“The aroma of a pine forest on a warm summer day is down to volatile organic compounds (VOCs). Cedar, cypress and eucalyptus owe their pungent aromas to their unique blends of these organics. With climate change, we are set for more VOCs and a more fragrant world.” 5

The Science      

The chemical profile of a forest—determined by ecosystems, plant matter, and environmental conditions—results in a unique ‘cocktail' of atmospheric reactions.4 These in turn affect the level of tropospheric ozone and aerosols in the atmosphere, which can both reflect and absorb solar energy and, when combined with anthropogenic pollution, lead to effects like ozone smog which impact climate and human health. The type of trees in a forest, take for instance a rainforest replaced by a palm oil plantation, “will shift the chemistry in the sky above.”5 However, the complexity and invisibility of these interactions make it hard for us to comprehend such changes. Interestingly, the volatile organic compounds (VOCs) that trees emit are also responsible for the smells we perceive on a walk in the woods. 

4. Toma, S., and S. Bertman. "The atmospheric potential of biogenic volatile organic compounds from needles of white pine (Pinus strobus) in Northern Michigan.” Atmospheric Chemistry and Physics, vol. 12, no. 4, 2012, p. 2245.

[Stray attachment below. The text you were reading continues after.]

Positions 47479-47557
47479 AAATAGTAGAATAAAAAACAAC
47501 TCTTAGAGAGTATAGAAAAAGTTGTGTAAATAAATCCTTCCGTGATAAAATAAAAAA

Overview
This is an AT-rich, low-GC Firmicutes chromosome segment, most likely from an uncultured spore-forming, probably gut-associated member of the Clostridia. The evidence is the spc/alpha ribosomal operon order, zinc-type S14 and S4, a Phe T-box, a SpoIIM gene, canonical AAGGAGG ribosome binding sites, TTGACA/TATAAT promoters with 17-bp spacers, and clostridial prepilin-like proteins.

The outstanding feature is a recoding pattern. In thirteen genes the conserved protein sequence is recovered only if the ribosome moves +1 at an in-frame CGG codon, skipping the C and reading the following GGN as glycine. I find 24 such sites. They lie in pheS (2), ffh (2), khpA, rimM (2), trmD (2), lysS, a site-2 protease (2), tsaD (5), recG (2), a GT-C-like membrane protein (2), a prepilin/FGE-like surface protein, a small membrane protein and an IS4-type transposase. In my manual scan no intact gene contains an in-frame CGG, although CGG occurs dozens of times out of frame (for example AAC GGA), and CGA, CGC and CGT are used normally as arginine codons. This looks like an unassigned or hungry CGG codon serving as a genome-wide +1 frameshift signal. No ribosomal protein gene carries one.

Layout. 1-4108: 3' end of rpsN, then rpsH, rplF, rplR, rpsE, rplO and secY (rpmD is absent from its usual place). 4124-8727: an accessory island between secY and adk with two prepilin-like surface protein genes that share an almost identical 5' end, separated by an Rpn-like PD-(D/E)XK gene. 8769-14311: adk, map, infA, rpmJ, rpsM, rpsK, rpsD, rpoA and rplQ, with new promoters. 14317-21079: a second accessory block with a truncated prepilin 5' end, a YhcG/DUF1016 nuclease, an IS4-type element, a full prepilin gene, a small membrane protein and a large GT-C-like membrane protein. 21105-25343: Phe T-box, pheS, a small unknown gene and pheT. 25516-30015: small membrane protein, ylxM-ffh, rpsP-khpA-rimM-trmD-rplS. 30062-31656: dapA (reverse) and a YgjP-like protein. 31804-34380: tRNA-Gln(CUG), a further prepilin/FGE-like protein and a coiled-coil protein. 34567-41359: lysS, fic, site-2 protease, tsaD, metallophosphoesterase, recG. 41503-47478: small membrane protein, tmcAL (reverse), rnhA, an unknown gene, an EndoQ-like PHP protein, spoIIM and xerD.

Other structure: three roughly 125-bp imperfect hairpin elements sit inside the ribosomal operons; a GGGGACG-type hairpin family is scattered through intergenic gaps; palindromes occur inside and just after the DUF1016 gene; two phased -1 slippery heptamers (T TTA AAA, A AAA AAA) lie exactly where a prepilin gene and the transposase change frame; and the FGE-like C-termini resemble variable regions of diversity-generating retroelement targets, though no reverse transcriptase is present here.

5. King, Anthony. “A Volatile Question”. Chemistry, 28 January, 2016.

The Project      

Forests pre-logging smelled different from today's forests, and that smell is ever-changing as forest succession and climate change march on.

This research is a sensory teaching tool to talk about the delicate complexity of our forests in a warming climate. We use ethnobotanical processes, such as distillation, tinctures, and smoke, to create scent combinations that map forest succession in Prospect Park, Brooklyn—from precontact to future scenarios.

Our olfactory sense triggers memories—and by association, one might say that smell is linked to time in human perception.